Approximately 1.6 million children in Zimbabwe have lost one or both parents due to HIV and AIDS-related causes – including 890,000 in 2012 alone.
In the country, kinship care is the traditional approach to caring for these vulnerable children: at least 98% of those orphaned by at least one parent are being cared for by extended family. This is despite the economic hardship and the additional stress suffered by the household as a consequence.
Those without the safety net of extended family face an even more uncertain future: 5000 children live in institutions, there are about 100,000 child-headed households and over 12,000 children are living and working on the streets.
Our latest member, the Farm Orphans Support Trust (FOST) protects orphans in impoverished farming communities; extremely vulnerable communities where many orphans live with grandparents. They support families through the provision of education, food security, vocational training, psychosocial support, home-based care, self-help business groups and child-led protection committees. They ensure that children can grow up with their siblings in a familiar environment. They help to keep children in their family homes.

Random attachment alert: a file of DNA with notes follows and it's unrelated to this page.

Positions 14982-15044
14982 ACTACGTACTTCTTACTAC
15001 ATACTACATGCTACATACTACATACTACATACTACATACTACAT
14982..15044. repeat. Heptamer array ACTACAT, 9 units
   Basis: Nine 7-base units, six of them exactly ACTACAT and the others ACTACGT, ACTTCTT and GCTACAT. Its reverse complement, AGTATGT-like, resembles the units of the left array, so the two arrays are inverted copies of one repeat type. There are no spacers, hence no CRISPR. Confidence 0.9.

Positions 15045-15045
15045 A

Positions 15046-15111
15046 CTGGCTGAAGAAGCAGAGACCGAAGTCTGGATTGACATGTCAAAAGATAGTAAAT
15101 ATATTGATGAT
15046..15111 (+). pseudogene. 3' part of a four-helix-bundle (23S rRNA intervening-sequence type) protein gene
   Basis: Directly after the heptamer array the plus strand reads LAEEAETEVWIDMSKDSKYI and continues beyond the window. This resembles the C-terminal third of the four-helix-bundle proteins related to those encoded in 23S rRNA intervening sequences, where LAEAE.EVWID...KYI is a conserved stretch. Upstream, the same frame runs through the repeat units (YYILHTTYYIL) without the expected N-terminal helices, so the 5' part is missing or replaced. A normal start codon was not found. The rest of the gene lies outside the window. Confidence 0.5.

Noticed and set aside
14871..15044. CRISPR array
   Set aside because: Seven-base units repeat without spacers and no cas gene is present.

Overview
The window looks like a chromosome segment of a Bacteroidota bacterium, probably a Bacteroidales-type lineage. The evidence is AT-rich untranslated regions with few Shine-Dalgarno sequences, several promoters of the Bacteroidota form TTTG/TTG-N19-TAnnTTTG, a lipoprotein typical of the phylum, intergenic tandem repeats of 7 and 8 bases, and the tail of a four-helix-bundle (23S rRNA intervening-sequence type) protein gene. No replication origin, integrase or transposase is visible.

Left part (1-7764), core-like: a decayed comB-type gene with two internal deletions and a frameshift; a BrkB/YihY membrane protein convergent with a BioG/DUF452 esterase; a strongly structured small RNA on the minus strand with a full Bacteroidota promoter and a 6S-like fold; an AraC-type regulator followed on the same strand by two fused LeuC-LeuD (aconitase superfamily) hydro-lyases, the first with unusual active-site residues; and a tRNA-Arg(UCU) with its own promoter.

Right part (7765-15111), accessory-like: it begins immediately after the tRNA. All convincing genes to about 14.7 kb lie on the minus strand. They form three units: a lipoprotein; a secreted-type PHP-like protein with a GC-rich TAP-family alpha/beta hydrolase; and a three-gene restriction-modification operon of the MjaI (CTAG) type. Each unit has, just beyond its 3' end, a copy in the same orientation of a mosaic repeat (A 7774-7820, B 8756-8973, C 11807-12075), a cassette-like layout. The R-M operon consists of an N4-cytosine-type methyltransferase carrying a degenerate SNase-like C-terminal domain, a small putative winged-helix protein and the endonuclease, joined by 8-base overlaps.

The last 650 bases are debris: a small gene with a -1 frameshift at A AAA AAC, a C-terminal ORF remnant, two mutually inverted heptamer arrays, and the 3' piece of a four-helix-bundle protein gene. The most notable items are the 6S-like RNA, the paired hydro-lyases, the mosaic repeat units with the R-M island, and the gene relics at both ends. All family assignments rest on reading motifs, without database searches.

They also support child-headed households to continue living independently, remaining in their family homestead and working with volunteers in the community to provide the additional support they need.
FOST brings us their expertise in the creation of community-grown solutions for protecting and supporting girls and boys whose parents have died. The addition of FOST increases our reach, through 19 national organisations, to 18 countries and thousands more vulnerable children and families.